FRIDAY, Oct. 16, 2020 (HealthDay News)
If you’re pregnant and you think popping nonsteroidal anti-inflammatory drugs (NSAIDs) for your aches and pains is safe, think again.
The U.S. Food and Drug Administration warned on Thursday that taking these widely used painkillers — which include Advil, Motrin, Aleve and Celebrex — at 20 weeks or later in a pregnancy could raise the risk of complications.
Specifically, taking the medications can cause rare but serious kidney problems in the unborn baby that can lead to low levels of amniotic fluid, increasing the potential for pregnancy complications.
After about 20 weeks of pregnancy, the fetus’s kidneys begin producing most of the amniotic fluid, so kidney problems can cause low levels of this protective fluid. Low levels of amniotic fluid usually resolve if a pregnant woman stops taking an NSAID, according to the FDA.
The agency said it has ordered that NSAID labeling warns women and their health care providers about this risk.
NSAIDs are prescription and over-the-counter (OTC) drugs that include ibuprofen, naproxen, diclofenac and celecoxib, which are taken to treat pain and fever. Aspirin is also an NSAID, but the new labeling rules don’t apply to the use of low-dose aspirin.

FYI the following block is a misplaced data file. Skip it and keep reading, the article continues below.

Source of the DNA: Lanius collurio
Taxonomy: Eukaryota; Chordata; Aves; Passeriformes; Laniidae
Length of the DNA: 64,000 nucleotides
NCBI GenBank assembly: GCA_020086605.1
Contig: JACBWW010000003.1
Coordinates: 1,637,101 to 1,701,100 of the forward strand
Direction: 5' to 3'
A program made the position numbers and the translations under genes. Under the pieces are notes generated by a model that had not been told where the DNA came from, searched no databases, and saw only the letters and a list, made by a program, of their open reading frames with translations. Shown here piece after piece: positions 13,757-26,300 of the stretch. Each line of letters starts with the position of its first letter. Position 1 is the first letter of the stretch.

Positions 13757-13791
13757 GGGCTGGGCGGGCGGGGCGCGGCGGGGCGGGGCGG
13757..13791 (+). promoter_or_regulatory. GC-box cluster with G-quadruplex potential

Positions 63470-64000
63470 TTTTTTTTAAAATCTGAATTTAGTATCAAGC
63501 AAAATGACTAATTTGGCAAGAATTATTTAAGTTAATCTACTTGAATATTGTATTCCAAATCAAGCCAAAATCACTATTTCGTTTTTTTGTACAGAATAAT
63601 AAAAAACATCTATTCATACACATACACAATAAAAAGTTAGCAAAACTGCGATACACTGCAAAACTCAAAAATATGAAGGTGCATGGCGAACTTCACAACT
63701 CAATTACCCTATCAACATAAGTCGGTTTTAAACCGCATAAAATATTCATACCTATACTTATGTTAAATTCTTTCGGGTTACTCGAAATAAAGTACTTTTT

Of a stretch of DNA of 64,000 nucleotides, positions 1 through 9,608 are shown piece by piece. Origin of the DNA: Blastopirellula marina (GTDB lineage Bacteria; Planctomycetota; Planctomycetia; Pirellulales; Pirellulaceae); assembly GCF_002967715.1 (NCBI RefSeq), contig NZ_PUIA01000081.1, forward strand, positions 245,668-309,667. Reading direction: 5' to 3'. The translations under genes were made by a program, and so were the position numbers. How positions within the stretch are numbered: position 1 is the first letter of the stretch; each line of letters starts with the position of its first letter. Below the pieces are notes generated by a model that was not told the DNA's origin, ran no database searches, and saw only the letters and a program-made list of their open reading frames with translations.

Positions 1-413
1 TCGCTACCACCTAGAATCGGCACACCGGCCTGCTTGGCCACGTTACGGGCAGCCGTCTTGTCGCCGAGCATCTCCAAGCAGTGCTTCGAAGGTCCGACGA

“It is important that women understand the benefits and risks of the medications they may take over the course of their pregnancy,” Dr. Patrizia Cavazzoni, acting director of FDA’s Center for Drug Evaluation and Research, said in an agency news release.
One ob-gyn noted that over-the-counter NSAIDs may pose the greatest danger to pregnant women.
“Many female patients use ibuprofen regularly for headaches and menstrual cramps,” said Dr. Jennifer Wu, from Lenox Hill Hospital in New York City. “It is very important that these patients realize that ibuprofen and other NSAIDs pose a unique danger to pregnant patients.
“The majority of patients get these medications over the counter and may even be using them at the prescription-strength level,” Wu added. “While many prescription drugs come with the oversight of the pharmacist and a warning label, the over-the-counter medications lack all this. Patients also often assume that over-the-counter necessarily means safe.”
The FDA’s warning comes after a review of medical literature and cases reported to the agency about low amniotic fluid levels or kidney problems in unborn babies associated with NSAID use during pregnancy.
For prescription NSAIDs, the new FDA warning recommends limiting use between about 20 weeks to 30 weeks of pregnancy. A warning to avoid taking NSAIDs after about 30 weeks of pregnancy was already included in prescribing information due to a risk of heart problems in unborn babies.
If a health care provider believes NSAIDs are necessary between about 20 and 30 weeks of pregnancy, use should be limited to the lowest possible dose and shortest possible length of time, the FDA said.
Makers of OTC NSAIDs intended for adults will also make similar updates to their labeling, according to the agency.
— Robert Preidt
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SOURCES: Jennifer Wu, M.D., Lenox Hill Hospital, New York City; U.S. Food and Drug Administration, news release, Oct. 15, 2020
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